A method for using relative media links for Twine development on Windows

Twine Version:
Version 2+, all story formats that support HTML tags

The problem

This problem has to be universal for anyone who creates Twine games with images or other media and wants to see their images when testing and once uploaded to a web server.

This is a problem I REALLY wish the author of Twine would help solve, because I see reddit posts about it quite often, and I will admit it bedevils me every time I start to develop a new Twine game with media.

The main solutions so far

The problem, further

I don’t love any of them! I primarily develop on Windows 10/11 or I’d use a symlink as a workaround! I never knew actually until recently that Windows does have directory symlinks and there’s a way to make this work.

The main oddness is that Twine “pre-publishes” its files when you press the “play” button when developing to an odd per-user “temp” directory.

My solution

So, here’s my solution, let me know if you have thought of anything better:

1. Create a “publishing directory”

This is the entire directory you will upload to the web or zip up for itch.io

This publishing directory is separate from the place where Twine saves its working file. For example, let’s say I just put it on my desktop:

C:\Users\[YOUR USER]\Desktop\game-name ← publish your HTML files here
C:\Users\[YOUR USER]\Desktop\game-name/game-img ← put your media here

2. Create your symbolic link

First, make sure “dev mode” is enbled or you aren’t allowed to do this:
Settings >> For developers >> Developer Mode >> on

Then, launch cmd.exe by typing it into the search bar.

At the prompt, make a symbolic link from your game media folder to the folder twine puts its temporary HTML files, C:\Users\[YOUR USER]\AppDate\Local\Temp with the following command:

mklink /D "C:\Users\[YOUR USER]\AppData\Local\Temp\game-img" "C:\Users\[YOUR USER]\Desktop\game-name\game-img"

It should output:

symbolic link created for C:\Users\[YOUR USER]\AppData\Local\Temp\impasto-journey <<===>> C:\Users[YOUR USER]\Desktop\impasto-journey

3. Use relative links in your images

Now you should be able to simply refer to images like this in your IF:

<img src="game-img/your-image.jpg">

Those should work when you’re developing locally AND when you upload your game-name directory to your server, and you don’t need to do any weird javascript URL rewriting or change the URL if you put it on a different server.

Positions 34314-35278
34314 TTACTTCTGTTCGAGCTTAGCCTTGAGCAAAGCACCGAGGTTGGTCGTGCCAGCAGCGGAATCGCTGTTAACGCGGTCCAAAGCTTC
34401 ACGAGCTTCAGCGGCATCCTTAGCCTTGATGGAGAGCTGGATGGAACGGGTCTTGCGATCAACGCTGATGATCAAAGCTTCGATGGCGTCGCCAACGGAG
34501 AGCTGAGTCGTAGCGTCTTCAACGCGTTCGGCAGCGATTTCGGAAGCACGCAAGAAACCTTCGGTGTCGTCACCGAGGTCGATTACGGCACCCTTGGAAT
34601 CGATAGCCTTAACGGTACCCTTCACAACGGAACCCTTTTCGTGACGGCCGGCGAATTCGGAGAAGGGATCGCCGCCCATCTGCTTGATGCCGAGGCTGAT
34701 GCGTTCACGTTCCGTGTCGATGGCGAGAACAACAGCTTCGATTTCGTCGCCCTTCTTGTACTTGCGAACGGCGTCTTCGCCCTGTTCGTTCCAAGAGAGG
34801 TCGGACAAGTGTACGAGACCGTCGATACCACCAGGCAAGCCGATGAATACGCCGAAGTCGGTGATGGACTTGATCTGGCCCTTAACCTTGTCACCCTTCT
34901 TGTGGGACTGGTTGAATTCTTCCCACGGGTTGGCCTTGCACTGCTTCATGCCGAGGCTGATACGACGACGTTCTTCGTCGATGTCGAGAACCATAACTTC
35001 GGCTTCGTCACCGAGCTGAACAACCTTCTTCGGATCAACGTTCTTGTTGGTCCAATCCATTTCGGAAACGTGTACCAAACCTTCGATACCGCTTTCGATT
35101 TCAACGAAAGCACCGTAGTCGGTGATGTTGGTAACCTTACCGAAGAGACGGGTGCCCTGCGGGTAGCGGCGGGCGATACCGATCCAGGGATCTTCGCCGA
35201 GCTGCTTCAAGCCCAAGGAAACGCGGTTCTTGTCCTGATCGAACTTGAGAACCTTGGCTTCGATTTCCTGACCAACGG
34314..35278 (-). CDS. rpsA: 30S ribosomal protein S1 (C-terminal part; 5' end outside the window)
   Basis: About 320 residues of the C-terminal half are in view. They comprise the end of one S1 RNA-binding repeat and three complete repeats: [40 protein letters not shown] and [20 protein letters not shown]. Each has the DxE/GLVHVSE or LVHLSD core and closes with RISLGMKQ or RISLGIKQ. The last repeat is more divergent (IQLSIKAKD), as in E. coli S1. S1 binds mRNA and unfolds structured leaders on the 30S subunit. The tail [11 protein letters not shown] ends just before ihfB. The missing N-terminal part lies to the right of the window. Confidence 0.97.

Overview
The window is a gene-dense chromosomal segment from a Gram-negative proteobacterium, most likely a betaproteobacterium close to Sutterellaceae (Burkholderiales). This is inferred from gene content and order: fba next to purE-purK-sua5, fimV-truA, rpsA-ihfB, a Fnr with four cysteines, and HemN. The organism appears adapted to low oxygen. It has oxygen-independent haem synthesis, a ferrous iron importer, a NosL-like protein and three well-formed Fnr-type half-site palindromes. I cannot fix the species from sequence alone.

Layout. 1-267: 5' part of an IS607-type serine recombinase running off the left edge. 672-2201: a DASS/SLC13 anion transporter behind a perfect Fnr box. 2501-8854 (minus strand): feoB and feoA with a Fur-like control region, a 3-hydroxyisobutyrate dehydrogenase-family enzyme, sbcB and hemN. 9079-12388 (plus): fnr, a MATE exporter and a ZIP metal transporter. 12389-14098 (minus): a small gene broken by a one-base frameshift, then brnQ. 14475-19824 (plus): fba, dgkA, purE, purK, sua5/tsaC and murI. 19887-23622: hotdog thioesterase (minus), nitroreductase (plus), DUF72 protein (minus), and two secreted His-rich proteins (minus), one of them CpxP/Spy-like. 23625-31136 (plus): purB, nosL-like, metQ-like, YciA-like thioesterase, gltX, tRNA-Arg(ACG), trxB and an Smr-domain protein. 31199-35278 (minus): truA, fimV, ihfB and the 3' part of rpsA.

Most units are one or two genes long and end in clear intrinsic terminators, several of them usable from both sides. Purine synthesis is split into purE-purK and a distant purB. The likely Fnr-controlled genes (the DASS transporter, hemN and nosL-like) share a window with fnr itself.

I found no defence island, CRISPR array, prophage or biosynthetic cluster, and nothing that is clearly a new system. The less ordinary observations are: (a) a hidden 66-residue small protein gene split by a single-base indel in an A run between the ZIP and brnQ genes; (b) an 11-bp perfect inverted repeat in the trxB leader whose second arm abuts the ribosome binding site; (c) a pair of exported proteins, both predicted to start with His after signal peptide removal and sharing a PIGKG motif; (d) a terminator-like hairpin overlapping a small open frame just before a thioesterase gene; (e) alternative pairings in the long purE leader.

Questions? Comments? Want to show how to do this on Linux or OS X?


Regarding storing your own files within the Window’s Temporary file area.

As explained in this TenForum Tutorial, later builds of Windows 10 includes a Storage Sense feature that automatically deletes files from the Window’s Temporary file area when specific criteria is met, and technically a symlink (or a folder even) is just another type of file. Windows 11 also has this same Storage Sense feature.

Note: The Twine v2.8.0 (and later) Desktop release was changed so it now stores the temporary Story HTML files generated by the Play and Test related options in a scratch folder, instead of within the Operating System’s Temporary file area.

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Thanks for this heads up. I could have sworn I had the newest Twine installed but I’m on 2.5.x. I’ll revise this for 2.8.x if I get a chance.

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The process outlined above is what I do: Create a “Publish” directory where the index.html is always published to, which includes supporting folders with media called by relative URLs. If you run index.html, it will open in your browser and display/play media from the resource files correctly.

If you want to test it truly online and share with testers without sending them a zip with the html and files every time, I use itch.io - create a project and set it to “Draft” mode which will prevent it from being displayed, promoted, or searched online, with a secret difficult URL nobody will guess but can be shared for testers to direct link to the page where it’s playable as normal. On itch, you upload a zip of the game where the main game file is named index.html and it must be in the top layer of the zip file with the directories (called in the game by relative URLs) for the system to find the index.html and display it online.

This also lets you truly work on the presentation page for the game, and once everything is completed, you can change the status to “published” so the public can see and play the game on itch.